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This article is part of the supplement: Proceedings of the ACM Sixth International Workshop on Data and Text Mining in Biomedical Informatics (DTMBio 2012)

Open Access Proceedings

A method for discovering and inferring appropriate eligibility criteria in clinical trial protocols without labeled data

Angelo Restificar*, Ioannis Korkontzelos and Sophia Ananiadou

Author Affiliations

National Center for Text Mining & School of Computer Science, The University of Manchester, Manchester, M1 7DN, UK

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BMC Medical Informatics and Decision Making 2013, 13(Suppl 1):S6  doi:10.1186/1472-6947-13-S1-S6

Published: 5 April 2013

Abstract

Background

We consider the user task of designing clinical trial protocols and propose a method that discovers and outputs the most appropriate eligibility criteria from a potentially huge set of candidates. Each document d in our collection D is a clinical trial protocol which itself contains a set of eligibility criteria. Given a small set of sample documents<a onClick="popup('http://www.biomedcentral.com/1472-6947/13/S1/S6/mathml/M1','MathML',630,470);return false;" target="_blank" href="http://www.biomedcentral.com/1472-6947/13/S1/S6/mathml/M1">View MathML</a>, a user has initially identified as relevant e.g., via a user query interface, our scoring method automatically suggests eligibility criteria from D, D D', by ranking them according to how appropriate they are to the clinical trial protocol currently being designed. The appropriateness is measured by the degree to which they are consistent with the user-supplied sample documents D'.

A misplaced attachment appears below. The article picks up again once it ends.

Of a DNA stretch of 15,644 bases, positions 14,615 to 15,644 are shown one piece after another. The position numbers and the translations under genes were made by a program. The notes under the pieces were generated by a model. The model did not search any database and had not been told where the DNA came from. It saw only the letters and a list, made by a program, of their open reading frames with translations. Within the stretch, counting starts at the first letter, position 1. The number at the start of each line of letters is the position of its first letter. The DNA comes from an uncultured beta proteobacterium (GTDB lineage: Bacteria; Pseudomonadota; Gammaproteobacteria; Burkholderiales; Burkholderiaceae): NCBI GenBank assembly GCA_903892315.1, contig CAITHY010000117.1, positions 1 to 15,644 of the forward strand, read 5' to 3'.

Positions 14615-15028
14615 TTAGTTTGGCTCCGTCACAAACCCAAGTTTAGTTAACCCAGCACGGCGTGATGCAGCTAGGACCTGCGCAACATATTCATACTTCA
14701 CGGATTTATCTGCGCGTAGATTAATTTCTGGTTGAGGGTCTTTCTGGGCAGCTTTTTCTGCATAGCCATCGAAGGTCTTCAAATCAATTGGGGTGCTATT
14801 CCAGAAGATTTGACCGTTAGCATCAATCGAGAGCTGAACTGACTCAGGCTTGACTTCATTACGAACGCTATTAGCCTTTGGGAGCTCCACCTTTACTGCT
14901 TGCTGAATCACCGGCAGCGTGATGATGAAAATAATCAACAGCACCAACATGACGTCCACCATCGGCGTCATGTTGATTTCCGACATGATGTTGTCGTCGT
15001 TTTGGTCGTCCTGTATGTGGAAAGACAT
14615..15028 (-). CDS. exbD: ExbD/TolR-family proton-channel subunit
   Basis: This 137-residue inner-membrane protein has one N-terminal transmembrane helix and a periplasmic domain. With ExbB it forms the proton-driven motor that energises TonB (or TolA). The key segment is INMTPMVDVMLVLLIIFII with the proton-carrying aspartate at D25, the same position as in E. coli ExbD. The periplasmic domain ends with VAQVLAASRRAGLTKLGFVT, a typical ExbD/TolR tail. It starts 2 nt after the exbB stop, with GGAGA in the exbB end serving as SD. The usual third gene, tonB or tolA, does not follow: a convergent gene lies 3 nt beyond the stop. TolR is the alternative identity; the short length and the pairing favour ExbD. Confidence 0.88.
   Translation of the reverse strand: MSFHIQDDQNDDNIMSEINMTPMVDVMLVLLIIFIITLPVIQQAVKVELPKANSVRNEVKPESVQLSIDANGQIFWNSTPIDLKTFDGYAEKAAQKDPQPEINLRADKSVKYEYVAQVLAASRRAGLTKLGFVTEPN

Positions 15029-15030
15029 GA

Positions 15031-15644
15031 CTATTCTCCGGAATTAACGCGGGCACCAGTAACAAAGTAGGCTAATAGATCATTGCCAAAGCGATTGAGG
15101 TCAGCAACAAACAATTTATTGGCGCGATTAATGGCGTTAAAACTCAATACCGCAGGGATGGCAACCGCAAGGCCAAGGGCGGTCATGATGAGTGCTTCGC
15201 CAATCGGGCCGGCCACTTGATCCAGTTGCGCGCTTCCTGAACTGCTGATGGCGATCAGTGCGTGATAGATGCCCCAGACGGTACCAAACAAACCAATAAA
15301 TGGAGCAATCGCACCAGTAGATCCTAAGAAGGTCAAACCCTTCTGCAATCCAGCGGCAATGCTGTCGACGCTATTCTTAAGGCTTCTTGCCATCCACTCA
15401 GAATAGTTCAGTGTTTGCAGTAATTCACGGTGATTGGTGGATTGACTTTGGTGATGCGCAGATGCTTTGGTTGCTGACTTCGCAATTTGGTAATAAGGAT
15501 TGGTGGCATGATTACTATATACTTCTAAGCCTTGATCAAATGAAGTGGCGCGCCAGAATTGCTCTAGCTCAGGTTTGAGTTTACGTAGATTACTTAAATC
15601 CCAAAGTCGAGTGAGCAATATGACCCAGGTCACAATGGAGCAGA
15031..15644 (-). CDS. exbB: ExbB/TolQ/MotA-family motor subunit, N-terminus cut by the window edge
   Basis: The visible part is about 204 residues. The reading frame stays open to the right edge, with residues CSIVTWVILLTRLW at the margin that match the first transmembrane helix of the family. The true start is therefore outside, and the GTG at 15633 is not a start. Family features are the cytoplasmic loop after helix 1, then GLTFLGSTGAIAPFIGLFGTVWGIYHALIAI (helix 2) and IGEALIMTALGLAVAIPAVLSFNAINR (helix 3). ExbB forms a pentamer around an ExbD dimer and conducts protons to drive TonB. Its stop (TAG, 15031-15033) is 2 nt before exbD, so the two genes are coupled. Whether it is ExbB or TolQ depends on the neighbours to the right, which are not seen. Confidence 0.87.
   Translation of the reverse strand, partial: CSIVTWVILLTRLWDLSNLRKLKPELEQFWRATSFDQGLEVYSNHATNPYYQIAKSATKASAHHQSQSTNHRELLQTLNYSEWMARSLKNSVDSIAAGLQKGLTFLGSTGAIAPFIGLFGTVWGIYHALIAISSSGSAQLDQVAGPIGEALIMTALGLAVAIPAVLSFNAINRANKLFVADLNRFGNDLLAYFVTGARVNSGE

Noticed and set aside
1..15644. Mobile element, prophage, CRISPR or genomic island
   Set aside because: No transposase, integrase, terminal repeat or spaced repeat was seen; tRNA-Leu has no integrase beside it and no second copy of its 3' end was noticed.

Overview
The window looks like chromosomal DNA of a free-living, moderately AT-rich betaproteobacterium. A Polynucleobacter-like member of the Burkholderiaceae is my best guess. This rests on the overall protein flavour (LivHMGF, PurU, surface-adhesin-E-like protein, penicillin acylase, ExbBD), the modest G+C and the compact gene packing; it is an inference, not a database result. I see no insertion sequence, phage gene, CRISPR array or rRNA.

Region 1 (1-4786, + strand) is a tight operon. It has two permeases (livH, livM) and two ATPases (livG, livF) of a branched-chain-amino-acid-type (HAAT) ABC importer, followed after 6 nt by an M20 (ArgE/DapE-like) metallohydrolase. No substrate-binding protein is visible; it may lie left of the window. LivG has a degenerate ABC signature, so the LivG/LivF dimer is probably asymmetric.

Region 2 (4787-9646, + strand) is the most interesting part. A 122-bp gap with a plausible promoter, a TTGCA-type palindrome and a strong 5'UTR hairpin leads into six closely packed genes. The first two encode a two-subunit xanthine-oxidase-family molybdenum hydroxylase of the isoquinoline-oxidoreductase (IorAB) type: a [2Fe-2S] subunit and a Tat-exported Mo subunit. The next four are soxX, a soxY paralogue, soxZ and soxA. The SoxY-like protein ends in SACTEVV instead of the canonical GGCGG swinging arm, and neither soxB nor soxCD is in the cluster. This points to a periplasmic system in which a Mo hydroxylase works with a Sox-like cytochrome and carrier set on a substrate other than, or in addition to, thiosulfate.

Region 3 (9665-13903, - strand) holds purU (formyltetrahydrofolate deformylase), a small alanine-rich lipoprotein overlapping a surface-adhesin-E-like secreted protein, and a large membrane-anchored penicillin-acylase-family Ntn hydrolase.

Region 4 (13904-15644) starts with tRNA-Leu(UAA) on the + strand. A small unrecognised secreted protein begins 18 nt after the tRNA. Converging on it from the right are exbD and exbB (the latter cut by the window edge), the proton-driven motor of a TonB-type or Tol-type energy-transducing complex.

Method

We propose a novel three-step method called LDALR which views documents as a mixture of latent topics. First, we infer the latent topics in the sample documents using Latent Dirichlet Allocation (LDA). Next, we use logistic regression models to compute the probability that a given candidate criterion belongs to a particular topic. Lastly, we score each criterion by computing its expected value, the probability-weighted sum of the topic proportions inferred from the set of sample documents. Intuitively, the greater the probability that a candidate criterion belongs to the topics that are dominant in the samples, the higher its expected value or score.

Results

Our experiments have shown that LDALR is 8 and 9 times better (resp., for inclusion and exclusion criteria) than randomly choosing from a set of candidates obtained from relevant documents. In user simulation experiments using LDALR, we were able to automatically construct eligibility criteria that are on the average 75% and 70% (resp., for inclusion and exclusion criteria) similar to the correct eligibility criteria.

Conclusions

We have proposed LDALR, a practical method for discovering and inferring appropriate eligibility criteria in clinical trial protocols without labeled data. Results from our experiments suggest that LDALR models can be used to effectively find appropriate eligibility criteria from a large repository of clinical trial protocols.